The chairman of West Ham United has broken his silence over the club’s controversial move to the Olympic stadium in Stratford.

Critics argued that the Hammers had been effectively handed a set of keys for a new stadium, leaving the taxpayer to foot the bill.

But, in an interview with American news broadcaster ESPN, David Gold said the Olympic Stadium was “dreadfully designed” and that West Ham were doing their bit by making use of it.

He said: “I think it’s a great story to suggest that West Ham have pulled off the deal of the century, but that is not the reality.

“The truth is the London Legacy Development Corporation [LLDC] saved the Olympic Stadium from becoming a white elephant in the heart of London. If they had not done a deal with West Ham, the cost to the London taxpayer of keeping that stadium sitting there with nothing in it would have been even more wasteful.

“Too many Olympic Stadiums around the world are not being used and there is no kind of legacy, which is a tragedy for the cities involved.

“Some are being turned into car parks, others have chains locking the doors. That is not what anyone wanted to see after a memorable London Olympics in 2012.

“Essentially, we are making the best of a bad lot. The Olympic Stadium was dreadfully designed to start with, and we are all working together to try and save a difficult situation.

“This is a great deal for us, a great deal for the taxpayer, a great deal for the Olympic site - and everyone should be reporting on what a fantastic legacy this deal is providing for London.”

He argued that, by moving to the 54,000-seater stadium, the Hammers would join the inner circle of elite English clubs and challenge for honours.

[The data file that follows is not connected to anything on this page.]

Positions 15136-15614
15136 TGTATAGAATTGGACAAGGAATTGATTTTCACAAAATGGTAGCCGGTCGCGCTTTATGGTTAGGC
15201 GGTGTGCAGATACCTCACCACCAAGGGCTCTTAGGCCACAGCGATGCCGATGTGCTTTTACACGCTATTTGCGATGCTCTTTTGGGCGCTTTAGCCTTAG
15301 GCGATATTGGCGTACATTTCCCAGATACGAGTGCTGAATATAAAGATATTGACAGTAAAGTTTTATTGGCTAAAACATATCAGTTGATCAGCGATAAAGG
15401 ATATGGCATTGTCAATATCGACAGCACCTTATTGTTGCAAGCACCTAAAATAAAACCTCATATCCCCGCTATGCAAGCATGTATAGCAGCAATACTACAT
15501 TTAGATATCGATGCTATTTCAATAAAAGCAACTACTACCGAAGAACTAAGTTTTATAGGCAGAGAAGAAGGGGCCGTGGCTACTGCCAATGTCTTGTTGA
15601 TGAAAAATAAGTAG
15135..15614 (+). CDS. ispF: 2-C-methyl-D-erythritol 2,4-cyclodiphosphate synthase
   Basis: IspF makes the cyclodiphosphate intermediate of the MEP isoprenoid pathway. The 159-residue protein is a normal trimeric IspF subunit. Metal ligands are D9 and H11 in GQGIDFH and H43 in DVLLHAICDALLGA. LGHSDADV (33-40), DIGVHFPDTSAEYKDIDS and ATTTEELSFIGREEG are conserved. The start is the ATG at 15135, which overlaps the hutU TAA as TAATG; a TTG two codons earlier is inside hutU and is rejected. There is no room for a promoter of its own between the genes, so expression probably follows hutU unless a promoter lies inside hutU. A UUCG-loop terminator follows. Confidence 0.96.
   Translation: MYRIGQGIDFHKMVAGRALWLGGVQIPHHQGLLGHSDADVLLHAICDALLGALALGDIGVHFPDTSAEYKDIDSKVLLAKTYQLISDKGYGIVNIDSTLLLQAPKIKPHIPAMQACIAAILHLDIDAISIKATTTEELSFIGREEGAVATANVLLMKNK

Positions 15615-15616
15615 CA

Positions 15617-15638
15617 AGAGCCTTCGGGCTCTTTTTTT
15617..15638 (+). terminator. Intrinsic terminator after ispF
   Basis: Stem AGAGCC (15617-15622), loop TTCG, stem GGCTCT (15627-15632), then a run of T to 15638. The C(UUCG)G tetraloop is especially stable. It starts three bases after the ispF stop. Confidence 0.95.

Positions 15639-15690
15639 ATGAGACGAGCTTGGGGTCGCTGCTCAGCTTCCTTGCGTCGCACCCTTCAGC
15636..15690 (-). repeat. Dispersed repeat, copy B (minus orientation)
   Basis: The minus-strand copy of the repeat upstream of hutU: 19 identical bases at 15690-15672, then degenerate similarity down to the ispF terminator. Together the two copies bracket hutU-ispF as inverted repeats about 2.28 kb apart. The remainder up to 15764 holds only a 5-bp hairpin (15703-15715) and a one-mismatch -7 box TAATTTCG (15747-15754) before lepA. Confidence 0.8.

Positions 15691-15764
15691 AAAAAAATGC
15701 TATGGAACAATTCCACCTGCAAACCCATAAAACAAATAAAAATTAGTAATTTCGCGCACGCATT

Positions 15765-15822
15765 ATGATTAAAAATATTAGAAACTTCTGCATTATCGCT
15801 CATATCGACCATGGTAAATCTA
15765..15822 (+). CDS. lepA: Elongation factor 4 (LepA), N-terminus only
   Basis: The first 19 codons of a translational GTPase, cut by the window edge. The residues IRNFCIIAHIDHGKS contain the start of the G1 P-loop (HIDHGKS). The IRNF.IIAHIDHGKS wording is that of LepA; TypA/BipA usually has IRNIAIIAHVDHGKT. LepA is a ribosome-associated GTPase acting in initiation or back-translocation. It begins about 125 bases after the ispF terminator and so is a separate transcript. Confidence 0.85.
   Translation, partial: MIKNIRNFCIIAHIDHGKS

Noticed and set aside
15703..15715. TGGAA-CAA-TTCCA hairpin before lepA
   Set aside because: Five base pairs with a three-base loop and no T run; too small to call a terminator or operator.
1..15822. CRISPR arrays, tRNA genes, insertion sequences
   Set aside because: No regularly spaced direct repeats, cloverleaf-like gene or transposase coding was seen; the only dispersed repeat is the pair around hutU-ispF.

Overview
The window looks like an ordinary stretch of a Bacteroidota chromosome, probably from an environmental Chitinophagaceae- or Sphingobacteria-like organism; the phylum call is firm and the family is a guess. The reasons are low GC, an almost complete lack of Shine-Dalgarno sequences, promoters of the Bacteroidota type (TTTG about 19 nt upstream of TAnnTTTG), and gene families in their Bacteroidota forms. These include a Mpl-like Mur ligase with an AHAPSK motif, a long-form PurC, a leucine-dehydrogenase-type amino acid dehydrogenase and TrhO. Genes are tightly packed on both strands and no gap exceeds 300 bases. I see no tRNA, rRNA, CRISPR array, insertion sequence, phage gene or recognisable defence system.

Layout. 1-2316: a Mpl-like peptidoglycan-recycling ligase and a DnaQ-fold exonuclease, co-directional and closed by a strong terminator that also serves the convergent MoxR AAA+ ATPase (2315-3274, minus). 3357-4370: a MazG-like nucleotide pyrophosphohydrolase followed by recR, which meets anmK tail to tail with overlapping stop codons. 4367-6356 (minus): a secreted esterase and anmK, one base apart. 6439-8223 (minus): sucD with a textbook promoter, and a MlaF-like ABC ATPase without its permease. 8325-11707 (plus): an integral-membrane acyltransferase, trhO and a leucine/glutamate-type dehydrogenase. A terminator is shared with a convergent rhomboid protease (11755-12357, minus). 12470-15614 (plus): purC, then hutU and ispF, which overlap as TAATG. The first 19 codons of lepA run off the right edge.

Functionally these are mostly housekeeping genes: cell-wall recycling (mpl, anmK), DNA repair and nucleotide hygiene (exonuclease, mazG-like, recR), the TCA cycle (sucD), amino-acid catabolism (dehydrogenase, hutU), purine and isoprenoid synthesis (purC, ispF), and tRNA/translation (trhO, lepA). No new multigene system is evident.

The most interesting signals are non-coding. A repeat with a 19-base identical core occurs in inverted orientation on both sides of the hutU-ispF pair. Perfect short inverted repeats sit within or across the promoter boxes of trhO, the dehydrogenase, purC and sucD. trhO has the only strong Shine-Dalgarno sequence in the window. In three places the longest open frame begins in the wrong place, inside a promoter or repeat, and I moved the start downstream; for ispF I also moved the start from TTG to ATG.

“We will fill that stadium because there is a correlation between the size of your stadium, the number of fans that support your football club, and your position in the league,” he said.

“It is no surprise that Arsenal, Manchester United and Manchester City are at the top of the table because they have the biggest stadiums.”

“We want to get into that top mix among the top London clubs. You have Chelsea, Arsenal and Tottenham, but West Ham are slowly pushing upwards.

“The reality of football is that the big fish gobble up the best players from the little fish. The solution to the problem is simple: We need to become a bigger fish.”

Meanwhile, former West Ham playmaker Stewart Downing has hit out at owners David Sullivan and David Gold for making his summer departure to hometown club Middlesbrough “difficult”.

“Some days I thought ‘I could be heading back home today’, and then another week, and a fee has to be agreed,” Downing told BBC Teesside. “West Ham is obviously a difficult place to get out of, if you’ve ever dealt with the owners, they’re certainly entertaining.”